“But there would be no book without our agent Neil Salkind, whose amazing perseverance on our behalf and whose constant stream of positive words cannot be matched.” I wrote this in the acknowledgments section of our cookbook The Cook’s Book of Intense Flavors, which was published in 2010. It’s accurate to say that I wouldn’t have published anything without Neil. I found out yesterday that he died and I am so saddened by his passing; he had such an influence on my life.
I met Neil and his wife Leni by serving them in our restaurant. You can tell a lot about a person by waiting on them. Neil was polite, complimentary, asked about my kids and mom and was generous. If I didn’t already like Neil so much, I would never have had the nerve to ask him about his work. I knew that he was an academic, but until I overheard him during a meal talk about publishing, I had no idea that he was a widely published writer and literary agent. I mentioned that I had been blogging about the food life and that I was thinking of trying to do something else with it.
He lit up with a smile and asked me to send him what I had been working on, which I immediately did. When he told me he wanted to sign me and be my agent, I thought he was just being nice. I worked hard on developing a proposal for an idea I was working on the time called The Chef’s Wife. Neil read everything I sent him, encouraged me to keep going and informed me that there is only one space after a period. When I confessed to him that I wasn’t sure I had a book in me, he smiled and told me he knew I did. My identity as a writer started to form in that moment.
In the summer of 2008, Robert, the girls and I were scheduled to go to Europe for a two-month cooking trip. I told Neil that my goal was to get a laptop as a reward if I got a book deal. Another smile and then he said, “Pal, why don’t you lower the bar some? Get yourself a laptop.” But I wouldn’t, so he loaned me his. While we were in Paris, we got a deal to write a cookbook with a nice advance – all because of Neil’s efforts. I started writing that cookbook on the laptop he loaned me while taking breaks from our cooking duties.
After I stepped away from the cooking life, I reached out often to Neil for advice, who had since retired. I really wanted to make him proud. I drove to his house when I got printed postcards for my book lunch party on December 1st for my memoir Float On. With no one answering the bell, I left it on their porch. I was delighted to see him in the row ahead of us at Liberty Hall when author George Saunders came to speak in October. He told me had been thinking of me and that he had received the invitation and wanted to make sure that I had placed it in the community calendars, which I since have. He smiled but the program started and he left before I did, so that I didn’t say goodbye.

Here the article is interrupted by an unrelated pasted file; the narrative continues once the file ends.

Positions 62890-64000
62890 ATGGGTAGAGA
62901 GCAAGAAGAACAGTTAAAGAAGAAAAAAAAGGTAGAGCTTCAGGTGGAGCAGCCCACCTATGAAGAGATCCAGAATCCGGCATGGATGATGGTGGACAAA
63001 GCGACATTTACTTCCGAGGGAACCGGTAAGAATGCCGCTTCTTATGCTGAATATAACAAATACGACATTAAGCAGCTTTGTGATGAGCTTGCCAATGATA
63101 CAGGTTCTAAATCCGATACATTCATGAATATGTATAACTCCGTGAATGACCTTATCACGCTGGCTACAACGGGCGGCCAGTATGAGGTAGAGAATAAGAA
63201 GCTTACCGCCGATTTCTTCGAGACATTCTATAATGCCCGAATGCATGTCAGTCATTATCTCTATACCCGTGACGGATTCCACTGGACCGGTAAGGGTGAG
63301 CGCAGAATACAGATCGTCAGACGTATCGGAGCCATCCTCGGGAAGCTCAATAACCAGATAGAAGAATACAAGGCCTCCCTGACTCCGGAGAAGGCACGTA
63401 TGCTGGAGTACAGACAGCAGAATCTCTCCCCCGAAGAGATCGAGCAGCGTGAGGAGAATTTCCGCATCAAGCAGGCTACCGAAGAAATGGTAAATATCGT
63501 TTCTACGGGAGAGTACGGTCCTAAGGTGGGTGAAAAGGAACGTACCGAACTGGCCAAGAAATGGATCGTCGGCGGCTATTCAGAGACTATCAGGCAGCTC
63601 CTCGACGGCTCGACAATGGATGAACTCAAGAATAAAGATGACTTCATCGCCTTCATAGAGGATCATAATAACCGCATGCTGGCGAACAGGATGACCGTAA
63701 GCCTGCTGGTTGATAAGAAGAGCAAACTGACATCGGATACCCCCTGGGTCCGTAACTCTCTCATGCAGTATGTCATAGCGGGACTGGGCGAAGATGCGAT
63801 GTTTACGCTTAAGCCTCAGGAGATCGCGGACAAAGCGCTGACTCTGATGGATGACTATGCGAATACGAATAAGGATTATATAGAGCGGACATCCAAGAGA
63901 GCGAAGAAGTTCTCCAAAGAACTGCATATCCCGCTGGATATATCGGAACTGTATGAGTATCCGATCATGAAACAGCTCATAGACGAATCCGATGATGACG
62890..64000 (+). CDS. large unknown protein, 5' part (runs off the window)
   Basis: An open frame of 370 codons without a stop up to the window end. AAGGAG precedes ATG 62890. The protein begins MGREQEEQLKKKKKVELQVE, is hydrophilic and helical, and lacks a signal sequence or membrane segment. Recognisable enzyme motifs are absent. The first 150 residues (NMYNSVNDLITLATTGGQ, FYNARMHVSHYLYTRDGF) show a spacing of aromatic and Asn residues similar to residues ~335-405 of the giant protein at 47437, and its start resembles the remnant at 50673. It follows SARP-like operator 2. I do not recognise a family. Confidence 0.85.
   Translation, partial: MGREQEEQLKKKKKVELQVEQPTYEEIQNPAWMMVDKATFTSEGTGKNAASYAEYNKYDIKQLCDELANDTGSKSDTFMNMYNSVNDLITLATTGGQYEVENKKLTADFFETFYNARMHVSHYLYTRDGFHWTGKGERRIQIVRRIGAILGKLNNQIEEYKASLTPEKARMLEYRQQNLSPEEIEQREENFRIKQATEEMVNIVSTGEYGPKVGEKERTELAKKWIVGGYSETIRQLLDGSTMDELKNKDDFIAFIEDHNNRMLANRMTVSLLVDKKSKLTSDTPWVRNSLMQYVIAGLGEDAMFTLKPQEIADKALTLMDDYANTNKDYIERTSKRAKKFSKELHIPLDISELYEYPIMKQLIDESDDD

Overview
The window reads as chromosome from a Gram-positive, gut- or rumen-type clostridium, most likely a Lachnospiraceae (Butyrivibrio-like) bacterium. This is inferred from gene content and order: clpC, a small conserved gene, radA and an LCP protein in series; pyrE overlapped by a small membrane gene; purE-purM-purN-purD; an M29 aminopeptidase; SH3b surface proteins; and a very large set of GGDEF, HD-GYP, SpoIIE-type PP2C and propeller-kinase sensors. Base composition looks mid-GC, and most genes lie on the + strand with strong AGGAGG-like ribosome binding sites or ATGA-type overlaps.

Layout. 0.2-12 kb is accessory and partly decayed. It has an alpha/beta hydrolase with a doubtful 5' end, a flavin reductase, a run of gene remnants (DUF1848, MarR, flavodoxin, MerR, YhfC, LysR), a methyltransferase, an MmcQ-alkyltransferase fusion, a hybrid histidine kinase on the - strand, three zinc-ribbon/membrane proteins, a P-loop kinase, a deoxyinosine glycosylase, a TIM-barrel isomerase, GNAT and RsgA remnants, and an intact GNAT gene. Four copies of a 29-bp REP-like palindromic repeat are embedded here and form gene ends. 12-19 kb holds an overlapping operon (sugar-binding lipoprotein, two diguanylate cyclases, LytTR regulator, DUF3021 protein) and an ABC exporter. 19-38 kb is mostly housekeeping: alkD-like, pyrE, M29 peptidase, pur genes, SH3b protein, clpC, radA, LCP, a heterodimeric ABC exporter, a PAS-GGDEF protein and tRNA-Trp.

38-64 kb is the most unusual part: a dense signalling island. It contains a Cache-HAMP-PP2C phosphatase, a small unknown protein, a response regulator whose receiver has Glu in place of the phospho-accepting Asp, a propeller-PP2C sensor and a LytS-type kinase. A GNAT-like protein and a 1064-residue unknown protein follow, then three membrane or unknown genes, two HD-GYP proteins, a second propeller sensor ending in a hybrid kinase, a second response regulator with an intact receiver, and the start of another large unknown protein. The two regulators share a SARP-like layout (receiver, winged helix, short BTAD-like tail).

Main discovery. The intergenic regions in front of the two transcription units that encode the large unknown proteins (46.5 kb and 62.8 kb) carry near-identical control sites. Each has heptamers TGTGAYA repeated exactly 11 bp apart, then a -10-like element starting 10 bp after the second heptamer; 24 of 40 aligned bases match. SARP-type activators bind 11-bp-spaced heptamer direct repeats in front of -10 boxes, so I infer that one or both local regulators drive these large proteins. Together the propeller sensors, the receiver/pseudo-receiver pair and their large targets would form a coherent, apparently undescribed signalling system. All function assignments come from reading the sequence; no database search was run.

As we approach Thanksgiving, I’m acutely aware of how much I have to be grateful for. As I looked up the acknowledgment that I wrote to Neil, I saw that I also included my friend Sandra Moran in it as well. She’s gone too now and it’s a reminder that life is fleeting and to go ahead and say out loud how much someone means to you. Maybe we’ll have the chance this weekend. Knowing how much of an impact Neil had on me also inspires me to be that for someone else. Teaching writing is yet another thing I am grateful to have in my life. Neil also continued to pursue his creative interests after retirement and gifted me with a couple of his prints, including this one…
Neil told me that this quote captured how blessed he felt in his life, isn’t it perfect for Thanksgiving?
Thank you for including me in your lives. I hope that you are surrounded my love this weekend and that you go ahead and tell someone how important they are to you.